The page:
This is a comedic blog all Africans can reminisce and relate to.
I can’t even
Submitted by: outofthebox-allstar
Submitted by: tosineveryday
Exaggerated a submission by: rockpaperbombs
ilookgoodinthatspacesuit says, “I wrote this essay for my English Class (98% :D )
How to Spot a Nigerian
Nigerians are from the country Nigeria which is found in West Africa. They are well known for their people, culture and tremendous contribution to the oil industry. However, it sometimes can be hard to identify a person of Nigerian decent or upbringing. Wale, Tyler the Creator, Taio Cruz and Tinie Tempah are examples of such. Below are facts to determine whether a person is of Nigerian decent.
1.) Lifestyle and upbringing. Nigerians are known for being warm and welcoming. They treat a stranger as if they were a part of their family. If a person was to enter the home of a Nigerian they would be asked, “My friend, what would you like to eat/drink?” as soon as they sat down. Also, Nigerians have a great value of respect for elders. For example, if one were to pass their elder in the morning without greeting them with a, “good morning” then they would be deemed as disrespectful and unmannerly. Sunday is the most important day of the week for a typical Nigerian because of their Christian faith. In fact, if there is anything that takes place on a Sunday in the schedule of a Nigerian then the events would take place after church service.
2.) The Children. Nigerians take pride in their children. This is shown by what they name them at birth. Princess or Queen for example, is commonly used name for girls of Nigerian decent. Names such as Olutoyin, Abisola, Tochi, and Olubawale represent the parents’ appreciative attitude toward God for blessing them with a child. Children of Nigerian decent living in a Western society often have a difficult time with their peers and educators pronouncing and remembering their name. In addition, the majority of Nigerian children are known for being talented runners or having other athletic abilities. Nigerian children are also mindful of what they say when they talk to their parents. Any small remark such as, “What?” can result in receiving an extreme punishment.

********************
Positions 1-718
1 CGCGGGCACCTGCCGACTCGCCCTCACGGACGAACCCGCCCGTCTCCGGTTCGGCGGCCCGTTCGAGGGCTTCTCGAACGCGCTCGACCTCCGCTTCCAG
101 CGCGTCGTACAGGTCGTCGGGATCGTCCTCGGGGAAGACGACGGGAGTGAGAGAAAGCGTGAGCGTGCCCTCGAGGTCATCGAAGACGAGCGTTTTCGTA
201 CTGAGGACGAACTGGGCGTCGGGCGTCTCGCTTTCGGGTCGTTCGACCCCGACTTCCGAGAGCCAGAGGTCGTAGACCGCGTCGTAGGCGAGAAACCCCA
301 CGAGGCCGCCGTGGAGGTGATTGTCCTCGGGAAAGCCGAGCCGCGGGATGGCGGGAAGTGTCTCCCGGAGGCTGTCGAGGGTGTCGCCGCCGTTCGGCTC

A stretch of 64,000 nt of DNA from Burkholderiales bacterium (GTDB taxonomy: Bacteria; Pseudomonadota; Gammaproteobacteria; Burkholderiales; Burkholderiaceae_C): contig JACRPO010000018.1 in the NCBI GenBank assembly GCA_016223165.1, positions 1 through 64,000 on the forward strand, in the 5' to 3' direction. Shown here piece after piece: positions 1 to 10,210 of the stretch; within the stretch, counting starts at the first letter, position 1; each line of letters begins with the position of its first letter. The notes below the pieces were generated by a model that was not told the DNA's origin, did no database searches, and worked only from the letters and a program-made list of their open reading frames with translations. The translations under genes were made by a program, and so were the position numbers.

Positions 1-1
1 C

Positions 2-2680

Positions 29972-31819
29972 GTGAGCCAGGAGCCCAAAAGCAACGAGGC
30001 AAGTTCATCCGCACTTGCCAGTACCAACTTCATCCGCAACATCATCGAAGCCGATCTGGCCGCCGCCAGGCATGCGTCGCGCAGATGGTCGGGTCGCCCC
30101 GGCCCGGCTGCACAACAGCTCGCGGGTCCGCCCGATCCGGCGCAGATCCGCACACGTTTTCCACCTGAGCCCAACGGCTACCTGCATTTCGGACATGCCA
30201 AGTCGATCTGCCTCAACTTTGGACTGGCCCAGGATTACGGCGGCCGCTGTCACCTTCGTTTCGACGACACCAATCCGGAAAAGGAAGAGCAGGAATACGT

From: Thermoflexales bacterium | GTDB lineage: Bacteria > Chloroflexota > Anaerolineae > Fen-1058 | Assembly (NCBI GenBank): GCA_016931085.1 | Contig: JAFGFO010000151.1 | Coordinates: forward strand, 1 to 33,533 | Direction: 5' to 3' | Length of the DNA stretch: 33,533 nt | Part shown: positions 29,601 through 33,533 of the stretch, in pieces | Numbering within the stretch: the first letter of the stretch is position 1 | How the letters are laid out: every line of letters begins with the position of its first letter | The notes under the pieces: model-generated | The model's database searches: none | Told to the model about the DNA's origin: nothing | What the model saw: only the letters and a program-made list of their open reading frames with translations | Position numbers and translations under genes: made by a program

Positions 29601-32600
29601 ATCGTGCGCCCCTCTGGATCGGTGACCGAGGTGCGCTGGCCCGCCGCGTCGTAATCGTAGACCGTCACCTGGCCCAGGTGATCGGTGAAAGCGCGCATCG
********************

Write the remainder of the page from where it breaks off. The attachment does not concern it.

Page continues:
3.) Cuisine and Parties In every Nigerian household there is at least one bag of rice and containers of pepper. Rice and pepper is commonly used for the making of a satisfying meal. Nigerians have a passed down method of eating rice and stew. If there is chicken or beef in the stew then they will save the meat so they can eat it last.
Every Nigerian party has its own starting and ending time. For example, if a party was planned to start at six in the evening, it would not start until seven thirty. The party would then end late as a result of it starting late. The festivities that go on during a Nigerian are that of none other. During a Nigerian birthday party the celebrant has an entrance dance. Money is waved and thrown at the celebrant while they are entering the hall and dancing on the dance floor by family and friends. The money is a sign of good-fortune and the love and appreciation a friend or family member has for the celebrant. There is always an overabundance of food and libations at parties as well. 4.) Parents Nigerian parents are very strict and expect the best from their children. They never allow their child to miss school and expect them to be at the top of their class. In an effort to motivate their children, parents often remind them of what it was like for them growing up in Nigeria. They begin their statements with “When I was your age…” or “Back home…”
Submitted by: beautyloveforever
Based on an anonymous submission.